Greetings fellow sojourners throughout the Parkinson’s community. I would like to offer my opinion of the progression of this wretched disease and offer coping mechanisms that actually promote healthy and sustainable lifestyles. You know, when you are first diagnosed with PD, some doctors are optimistic and say things like, “You’re young, and scientists are making great progress into research” which is a lot better than, “You’ve got Parkinson’s disease, and there isn’t a known cure. By the way, your symptoms will become gradually worse.” Although nobody wants to hear the diagnosis, it does bring a sense of closure to why some people are symptomatic. Okay, so now you know the name of the beast, but how do we tame it?
After the initial diagnosis, you may feel denial, anger, questioning followed by tears and eventually acceptance. Ah yes! The stages of grieving are well known among all forms of chronic illnesses and they all follow a pattern of: “I want to be left alone!” First, we must resist and overcome those feelings of dread and darkness. Sometimes it requires the help of an accountability partner. Be nice to this person. They are trying to help. Second, realize that the day doesn’t officially begin until your feet are on the floor. Notice I didn’t say your whole body. If this happens, you’ve done something wrong and should probably dial 911. You may not feel like getting out of bed but PD will.
So, you are up, now what? Move slowly if necessary, gathering whatever aids (cane, walker, meds, etc.) Allow your body to adjust to a standing position – especially if you have orthostatic hypertension, which is a common side effect of having PD. You may be one of those people that are dependent on a wheelchair or scooter or are newly diagnosed. In either case, the more proactive you are in your overall treatment, whether you rely on exercise, holistic methods, or conventional medicine, early intervention is important. Notice I didn’t guarantee that this disease won’t progress because every case of PD is different. Find what works for you, and make it a routine.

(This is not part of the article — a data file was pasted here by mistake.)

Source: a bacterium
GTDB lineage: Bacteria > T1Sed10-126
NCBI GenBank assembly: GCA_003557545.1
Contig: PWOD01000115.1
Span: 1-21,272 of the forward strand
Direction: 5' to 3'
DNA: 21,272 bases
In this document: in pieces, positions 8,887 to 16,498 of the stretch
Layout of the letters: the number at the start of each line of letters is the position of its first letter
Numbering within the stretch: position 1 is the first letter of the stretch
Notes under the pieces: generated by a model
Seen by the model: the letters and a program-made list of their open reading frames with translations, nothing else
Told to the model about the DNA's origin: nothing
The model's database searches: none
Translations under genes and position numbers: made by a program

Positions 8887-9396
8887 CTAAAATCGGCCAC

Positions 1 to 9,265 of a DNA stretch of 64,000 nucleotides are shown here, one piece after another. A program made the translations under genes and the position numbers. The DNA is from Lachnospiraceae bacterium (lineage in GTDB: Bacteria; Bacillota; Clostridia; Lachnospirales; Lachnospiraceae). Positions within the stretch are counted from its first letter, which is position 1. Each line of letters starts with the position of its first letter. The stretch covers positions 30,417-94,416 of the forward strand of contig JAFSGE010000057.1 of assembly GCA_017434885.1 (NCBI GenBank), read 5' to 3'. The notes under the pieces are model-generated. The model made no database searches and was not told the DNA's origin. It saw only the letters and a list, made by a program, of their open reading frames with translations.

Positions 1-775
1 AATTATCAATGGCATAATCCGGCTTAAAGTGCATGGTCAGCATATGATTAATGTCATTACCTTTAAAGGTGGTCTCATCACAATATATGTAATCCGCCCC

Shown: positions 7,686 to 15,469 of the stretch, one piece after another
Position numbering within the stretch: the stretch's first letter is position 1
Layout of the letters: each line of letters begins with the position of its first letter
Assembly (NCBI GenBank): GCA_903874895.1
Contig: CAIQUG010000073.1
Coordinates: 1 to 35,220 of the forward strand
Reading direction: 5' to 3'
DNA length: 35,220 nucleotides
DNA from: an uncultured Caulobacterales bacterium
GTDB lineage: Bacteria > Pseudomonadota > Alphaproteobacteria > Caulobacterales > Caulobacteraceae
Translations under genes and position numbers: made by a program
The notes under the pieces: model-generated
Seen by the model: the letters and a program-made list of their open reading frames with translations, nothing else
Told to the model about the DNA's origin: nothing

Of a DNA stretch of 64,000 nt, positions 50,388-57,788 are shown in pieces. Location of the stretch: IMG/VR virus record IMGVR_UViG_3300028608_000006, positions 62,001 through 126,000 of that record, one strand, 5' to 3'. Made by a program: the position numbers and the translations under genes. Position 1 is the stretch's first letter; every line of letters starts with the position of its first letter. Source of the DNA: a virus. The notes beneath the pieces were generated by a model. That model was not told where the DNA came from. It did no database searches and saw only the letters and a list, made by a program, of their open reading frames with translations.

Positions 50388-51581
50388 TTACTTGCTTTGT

Behavioral experts say that if you repeat an activity for at least 30 days consecutively that it becomes a habit. We need to develop healthy habits. For example, good nutrition is a healthy way to begin. My grandfather used to say, “Good stuff in – good stuff out!”. This is good advice since there is scientific evidence that PD begins in the gut. With all that good stuff inside your body, try an exercise routine. It does not have to necessarily be physically challenging, like running. There are a number of activities that are low-impact such as yoga, tai chi, or simple stretches. My doctor used to tell me all the time: Just move – “keep moving” and then during visits he would hold me accountable with my activity. My point is to make the commitment for 30 days, and you will probably worry less about progression. I’ll just mention that in my Parkinson’s strengthening class, there are a lot of 70-year-old women that are in incredible shape!
Don’t get scared now
Fear, as I’ve come to understand it, is the result of misinformation, lack of understanding, worry and doubt collectively. The more informed of PD we become, the less worry and doubt – two emotions that can lead to panic and fear. If we keep ourselves informed, we can raise the positive expectation of a future where PD remains, but we are wiser and smarter not just medically but personally. A future that may or may not hold a cure for PD but one filled with hope not fear. Keep fighting my friends!